FACT CHECK: On May 8, North Carolina held its primary elections. By an overwhelming 61-39 margin, voters in the state approved the amendment defining marriage as between one man and one woman. As a result of that vote, the state's Democratic Governor Beverly Perdue said it made North Carolina look like Mississippi.
Does North Carolina, in fact, look like Mississippi when it comes to how it votes?
Rasmussen Reports released a poll yesterday showing Republican presidential candidate Mitt Romney opening up a 51-43 lead over President Barack Obama among likely voters.
That's not exactly like Mississippi.
Republican John McCain won Mississippi with 56 percent of the vote in the 2008 presidential election.
However, in the 2008 election, then Democratic presidential nominee Barack Obama picked up 43 percent of the vote in Mississippi - which does match the Rasmussen poll released yesterday.
President Obama's current polling in North Carolina looks exactly like his election results in Mississippi in the 2008 presidential election.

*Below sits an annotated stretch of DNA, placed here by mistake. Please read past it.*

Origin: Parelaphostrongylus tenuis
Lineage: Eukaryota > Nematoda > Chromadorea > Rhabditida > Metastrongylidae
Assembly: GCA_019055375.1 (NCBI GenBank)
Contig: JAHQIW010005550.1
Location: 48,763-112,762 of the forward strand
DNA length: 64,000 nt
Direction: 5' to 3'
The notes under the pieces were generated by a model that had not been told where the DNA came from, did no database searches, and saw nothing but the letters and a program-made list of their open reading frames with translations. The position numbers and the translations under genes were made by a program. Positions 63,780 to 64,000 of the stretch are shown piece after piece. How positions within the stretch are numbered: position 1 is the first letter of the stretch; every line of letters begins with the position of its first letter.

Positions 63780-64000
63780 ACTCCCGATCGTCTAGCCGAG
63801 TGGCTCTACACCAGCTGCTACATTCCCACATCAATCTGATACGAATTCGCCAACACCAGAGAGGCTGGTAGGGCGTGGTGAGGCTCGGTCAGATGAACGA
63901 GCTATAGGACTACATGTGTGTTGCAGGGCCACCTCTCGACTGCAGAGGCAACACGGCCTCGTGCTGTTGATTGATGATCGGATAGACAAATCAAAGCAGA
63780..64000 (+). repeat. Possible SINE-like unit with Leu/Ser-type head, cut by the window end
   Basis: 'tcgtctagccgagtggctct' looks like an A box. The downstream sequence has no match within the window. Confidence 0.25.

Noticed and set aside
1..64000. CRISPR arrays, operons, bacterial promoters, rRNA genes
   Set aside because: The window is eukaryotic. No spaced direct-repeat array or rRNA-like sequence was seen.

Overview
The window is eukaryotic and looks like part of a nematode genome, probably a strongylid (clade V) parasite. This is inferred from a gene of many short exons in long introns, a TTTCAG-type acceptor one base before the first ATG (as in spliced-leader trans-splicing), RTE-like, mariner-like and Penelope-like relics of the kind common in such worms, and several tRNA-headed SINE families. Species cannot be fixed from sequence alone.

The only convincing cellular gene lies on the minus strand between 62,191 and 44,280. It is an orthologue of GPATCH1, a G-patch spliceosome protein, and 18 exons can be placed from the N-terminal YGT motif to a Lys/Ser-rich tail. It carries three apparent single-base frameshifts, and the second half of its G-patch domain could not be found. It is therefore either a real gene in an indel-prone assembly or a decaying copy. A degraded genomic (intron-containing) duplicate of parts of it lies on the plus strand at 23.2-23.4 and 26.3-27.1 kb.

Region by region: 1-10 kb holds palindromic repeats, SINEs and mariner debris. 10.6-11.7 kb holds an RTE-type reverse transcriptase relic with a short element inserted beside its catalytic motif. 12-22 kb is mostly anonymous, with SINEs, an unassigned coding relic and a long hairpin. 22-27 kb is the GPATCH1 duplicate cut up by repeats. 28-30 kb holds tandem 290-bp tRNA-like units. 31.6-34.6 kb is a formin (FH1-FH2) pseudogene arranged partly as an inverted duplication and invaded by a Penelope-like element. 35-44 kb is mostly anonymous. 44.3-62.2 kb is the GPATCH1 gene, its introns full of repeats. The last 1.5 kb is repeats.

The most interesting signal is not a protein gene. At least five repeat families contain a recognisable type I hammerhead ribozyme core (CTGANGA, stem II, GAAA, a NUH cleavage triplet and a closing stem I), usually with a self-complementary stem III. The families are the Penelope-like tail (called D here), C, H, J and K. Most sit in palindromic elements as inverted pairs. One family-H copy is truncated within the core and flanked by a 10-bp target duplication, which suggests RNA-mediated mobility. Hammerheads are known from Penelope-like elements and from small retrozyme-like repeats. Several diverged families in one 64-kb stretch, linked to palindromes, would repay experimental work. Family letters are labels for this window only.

Also, currently Mississippi has a Republican Governor, Phil Bryant, while North Carolina Governor Perdue is a Democrat. However, Governor Perdue has elected not to seek reelection in 2012, due primarily to her abysmal poll ratings and general consensus that she would have no shot at winning a second term. The most recent polling puts Republican nominee Pat McCrory ahead by 6 points. While it is not guaranteed, most observers consider it likely that after November, North Carolina will increasingly look like Mississippi in terms of which party occupies the Governor's office.
So does North Carolina look like Mississippi when it comes to how it votes, as Governor Perdue claimed?
We rate Perdue's statement, inadvertently mostly true, but incomplete.